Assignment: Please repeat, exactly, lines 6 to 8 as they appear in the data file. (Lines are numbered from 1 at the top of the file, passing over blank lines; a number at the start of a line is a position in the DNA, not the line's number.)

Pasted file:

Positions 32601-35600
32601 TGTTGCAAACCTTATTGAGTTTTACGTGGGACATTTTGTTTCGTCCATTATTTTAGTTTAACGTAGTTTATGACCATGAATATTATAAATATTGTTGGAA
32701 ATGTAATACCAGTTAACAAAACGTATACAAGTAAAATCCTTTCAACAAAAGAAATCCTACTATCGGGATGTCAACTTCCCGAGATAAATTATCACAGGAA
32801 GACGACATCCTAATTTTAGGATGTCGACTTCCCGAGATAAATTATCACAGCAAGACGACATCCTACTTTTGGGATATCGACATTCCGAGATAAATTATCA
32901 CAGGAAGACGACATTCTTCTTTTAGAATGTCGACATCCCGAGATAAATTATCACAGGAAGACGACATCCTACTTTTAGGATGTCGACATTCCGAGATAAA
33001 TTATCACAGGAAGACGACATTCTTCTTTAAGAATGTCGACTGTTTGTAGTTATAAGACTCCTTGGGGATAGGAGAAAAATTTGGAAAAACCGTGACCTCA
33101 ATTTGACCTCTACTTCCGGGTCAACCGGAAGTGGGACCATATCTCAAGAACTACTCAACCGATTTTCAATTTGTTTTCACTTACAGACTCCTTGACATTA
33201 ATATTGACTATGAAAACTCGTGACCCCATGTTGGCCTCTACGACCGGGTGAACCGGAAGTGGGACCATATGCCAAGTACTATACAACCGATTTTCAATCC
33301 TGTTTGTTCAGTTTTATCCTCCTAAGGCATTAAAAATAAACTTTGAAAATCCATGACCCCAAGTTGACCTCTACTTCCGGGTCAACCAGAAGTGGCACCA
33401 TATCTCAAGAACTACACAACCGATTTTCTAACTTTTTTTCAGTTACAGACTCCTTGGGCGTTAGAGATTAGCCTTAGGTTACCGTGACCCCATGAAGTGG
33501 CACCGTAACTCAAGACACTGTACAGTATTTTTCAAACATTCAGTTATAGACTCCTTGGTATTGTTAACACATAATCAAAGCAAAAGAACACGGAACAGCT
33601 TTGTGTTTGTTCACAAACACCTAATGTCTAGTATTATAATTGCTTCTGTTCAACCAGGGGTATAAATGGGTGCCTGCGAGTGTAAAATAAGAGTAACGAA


33001 TTATCACAGGAAGACGACATTCTTCTTTAAGAATGTCGACTGTTTGTAGTTATAAGACTCCTTGGGGATAGGAGAAAAATTTGGAAAAACCGTGACCTCA
33101 ATTTGACCTCTACTTCCGGGTCAACCGGAAGTGGGACCATATCTCAAGAACTACTCAACCGATTTTCAATTTGTTTTCACTTACAGACTCCTTGACATTA
33201 ATATTGACTATGAAAACTCGTGACCCCATGTTGGCCTCTACGACCGGGTGAACCGGAAGTGGGACCATATGCCAAGTACTATACAACCGATTTTCAATCC